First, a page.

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Excerpt from The Sleeping Doll by Jeffery Deaver
The interrogation began like any other.
Kathryn Dance entered the interview room and found the forty-three-year-old man sitting at a metal table, shackled, looking up at her closely. Subjects always did this, of course, though never with such astonishing eyes. Their color was a blue unlike sky or ocean or famous gems.
"Good morning," she said, sitting down across from him.
"And to you," replied Daniel Pell, the man who eight years ago had knifed to death four members of a family for reasons he'd never shared. His voice was soft.
A slight smile on his bearded face, the small, sinewy man sat back, relaxed. His head, covered with long, gray-black hair, was cocked to the side. While most jailhouse interrogations were accompanied by a jingling soundtrack of handcuff chains as subjects tried to prove their innocence with broad, predictable gestures, Daniel Pell sat perfectly still.
To Dance, a specialist in interrogation and kinesics -- body language -- Pell's demeanor and posture suggested caution, but also confidence and, curiously, amusement. He wore an orange jumpsuit, stenciled with "Capitola Correctional Facility" on the chest and "Inmate" unnecessarily decorating the back.
At the moment, though, Pell and Dance were not in Capitola but, rather, a secure interview room at the county courthouse in Salinas, forty miles away.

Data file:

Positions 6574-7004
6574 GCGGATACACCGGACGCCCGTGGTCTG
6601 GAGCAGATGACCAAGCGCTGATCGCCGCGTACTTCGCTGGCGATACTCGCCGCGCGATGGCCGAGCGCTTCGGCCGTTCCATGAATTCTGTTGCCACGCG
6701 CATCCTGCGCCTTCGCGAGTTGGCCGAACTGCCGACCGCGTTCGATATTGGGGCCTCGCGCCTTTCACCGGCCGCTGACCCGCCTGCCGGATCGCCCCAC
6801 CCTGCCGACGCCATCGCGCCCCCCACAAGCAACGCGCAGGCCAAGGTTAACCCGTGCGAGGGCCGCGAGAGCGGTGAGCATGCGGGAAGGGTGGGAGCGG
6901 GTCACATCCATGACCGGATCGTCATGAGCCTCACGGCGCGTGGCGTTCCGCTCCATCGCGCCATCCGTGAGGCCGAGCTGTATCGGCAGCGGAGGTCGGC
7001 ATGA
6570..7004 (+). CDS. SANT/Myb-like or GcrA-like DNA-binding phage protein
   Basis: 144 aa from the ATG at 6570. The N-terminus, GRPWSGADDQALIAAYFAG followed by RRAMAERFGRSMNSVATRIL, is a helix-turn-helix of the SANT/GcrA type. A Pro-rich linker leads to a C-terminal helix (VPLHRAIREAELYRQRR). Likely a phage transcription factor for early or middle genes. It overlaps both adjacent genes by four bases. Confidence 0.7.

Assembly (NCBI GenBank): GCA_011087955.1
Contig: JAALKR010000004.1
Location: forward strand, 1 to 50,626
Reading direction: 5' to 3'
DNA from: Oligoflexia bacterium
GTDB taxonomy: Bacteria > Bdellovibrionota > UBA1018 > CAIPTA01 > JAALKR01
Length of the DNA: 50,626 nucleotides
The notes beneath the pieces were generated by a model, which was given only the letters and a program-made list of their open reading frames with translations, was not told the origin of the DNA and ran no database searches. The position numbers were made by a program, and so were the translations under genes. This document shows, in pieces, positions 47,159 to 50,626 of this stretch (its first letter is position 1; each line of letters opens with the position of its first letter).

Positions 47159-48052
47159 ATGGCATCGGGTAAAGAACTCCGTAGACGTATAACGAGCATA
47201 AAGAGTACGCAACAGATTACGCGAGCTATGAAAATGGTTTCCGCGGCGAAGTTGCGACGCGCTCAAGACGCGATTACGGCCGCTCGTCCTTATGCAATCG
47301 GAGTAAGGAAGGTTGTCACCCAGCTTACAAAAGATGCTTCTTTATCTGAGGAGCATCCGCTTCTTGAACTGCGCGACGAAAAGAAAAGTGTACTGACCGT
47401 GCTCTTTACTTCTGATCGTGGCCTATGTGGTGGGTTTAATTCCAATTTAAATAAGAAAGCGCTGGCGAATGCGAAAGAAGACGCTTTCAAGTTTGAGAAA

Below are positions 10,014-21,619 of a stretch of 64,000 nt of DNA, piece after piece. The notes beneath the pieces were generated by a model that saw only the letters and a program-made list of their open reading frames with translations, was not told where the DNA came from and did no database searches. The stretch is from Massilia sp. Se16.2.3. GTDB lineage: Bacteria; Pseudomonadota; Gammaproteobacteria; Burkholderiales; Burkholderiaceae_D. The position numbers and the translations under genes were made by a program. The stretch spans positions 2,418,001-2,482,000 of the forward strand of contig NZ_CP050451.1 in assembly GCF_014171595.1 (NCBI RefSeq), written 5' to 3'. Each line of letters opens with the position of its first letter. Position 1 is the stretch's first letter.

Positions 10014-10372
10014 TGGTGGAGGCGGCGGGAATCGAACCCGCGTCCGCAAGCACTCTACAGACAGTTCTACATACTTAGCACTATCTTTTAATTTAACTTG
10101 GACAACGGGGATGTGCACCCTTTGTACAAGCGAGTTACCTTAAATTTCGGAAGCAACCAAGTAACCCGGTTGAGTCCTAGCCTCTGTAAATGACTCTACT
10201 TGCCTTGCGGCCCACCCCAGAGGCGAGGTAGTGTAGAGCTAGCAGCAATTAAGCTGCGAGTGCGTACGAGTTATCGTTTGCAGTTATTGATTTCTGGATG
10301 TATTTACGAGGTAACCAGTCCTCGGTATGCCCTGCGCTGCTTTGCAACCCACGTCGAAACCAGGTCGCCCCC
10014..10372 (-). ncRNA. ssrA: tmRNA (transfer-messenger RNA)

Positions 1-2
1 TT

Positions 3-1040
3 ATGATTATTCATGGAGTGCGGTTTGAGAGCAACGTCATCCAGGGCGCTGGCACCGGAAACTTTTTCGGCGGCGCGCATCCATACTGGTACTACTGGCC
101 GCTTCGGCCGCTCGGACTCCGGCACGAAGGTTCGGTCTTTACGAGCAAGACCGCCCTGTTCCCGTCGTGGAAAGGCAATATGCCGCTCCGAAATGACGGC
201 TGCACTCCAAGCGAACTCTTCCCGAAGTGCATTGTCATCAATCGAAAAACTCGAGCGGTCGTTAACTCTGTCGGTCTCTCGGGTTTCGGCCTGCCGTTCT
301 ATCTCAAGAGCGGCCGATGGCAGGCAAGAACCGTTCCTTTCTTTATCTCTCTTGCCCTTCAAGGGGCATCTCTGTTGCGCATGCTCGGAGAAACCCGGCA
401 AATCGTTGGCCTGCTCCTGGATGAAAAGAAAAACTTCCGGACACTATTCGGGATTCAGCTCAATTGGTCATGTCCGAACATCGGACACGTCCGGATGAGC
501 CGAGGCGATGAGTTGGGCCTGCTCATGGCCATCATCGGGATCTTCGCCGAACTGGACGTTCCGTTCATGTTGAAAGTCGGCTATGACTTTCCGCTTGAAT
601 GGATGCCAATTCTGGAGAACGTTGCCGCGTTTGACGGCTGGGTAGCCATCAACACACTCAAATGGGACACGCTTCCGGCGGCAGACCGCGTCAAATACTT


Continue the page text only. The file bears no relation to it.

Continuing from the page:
Pell continued his examination. First, he took in Dance's own eyes -- a green complementary to his blue and framed by square, black-rimmed glasses. He then regarded her French-braided, dark blond hair, the black jacket and beneath it the thick, unrevealing white blouse. He noted too the empty holster on her hip. He was meticulous and in no hurry. (Interviewers and interviewees share mutual curiosity. She told the students in her interrogation seminars, "They're studying you as hard as you're studying them -- usually even harder, since they have more to lose.")
Dance fished in her blue Coach purse for her ID card, not reacting as she saw a tiny toy bat, from last year's Halloween, that either twelve-year-old Wes, his younger sister, Maggie, or possibly both conspirators had slipped into the bag that morning as a practical joke. She thought: How's this for a contrasting life? An hour ago she was having breakfast with her children in the kitchen of their homey Victorian house in idyllic Pacific Grove, two exuberant dogs at their feet begging for bacon, and now here she sat, across a very different table from a convicted murderer.
She found the ID and displayed it. He stared for a long moment, easing forward. "Dance. Interesting name. Wonder where it comes from. And the California Bureau...what is that?"
"Bureau of Investigation. Like an FBI for the state. Now, Mr. Pell, you understand that this conversation is being recorded?"
He glanced at the mirror, behind which a video camera was humming away. "You folks think we really believe that's there so we can fix up our hair?"
Mirrors weren't placed in interrogation rooms to hide cameras and witnesses -- there are far better high-tech ways to do so -- but because people are less inclined to lie when they can see themselves.
Dance gave a faint smile. "And you understand that you can withdraw from this interview anytime you want and that you have a right to an attorney?"
"I know more criminal procedure than the entire graduating class of Hastings Law rolled up together. Which is a pretty funny image, when you think about it."
More articulate than Dance expected. More clever too.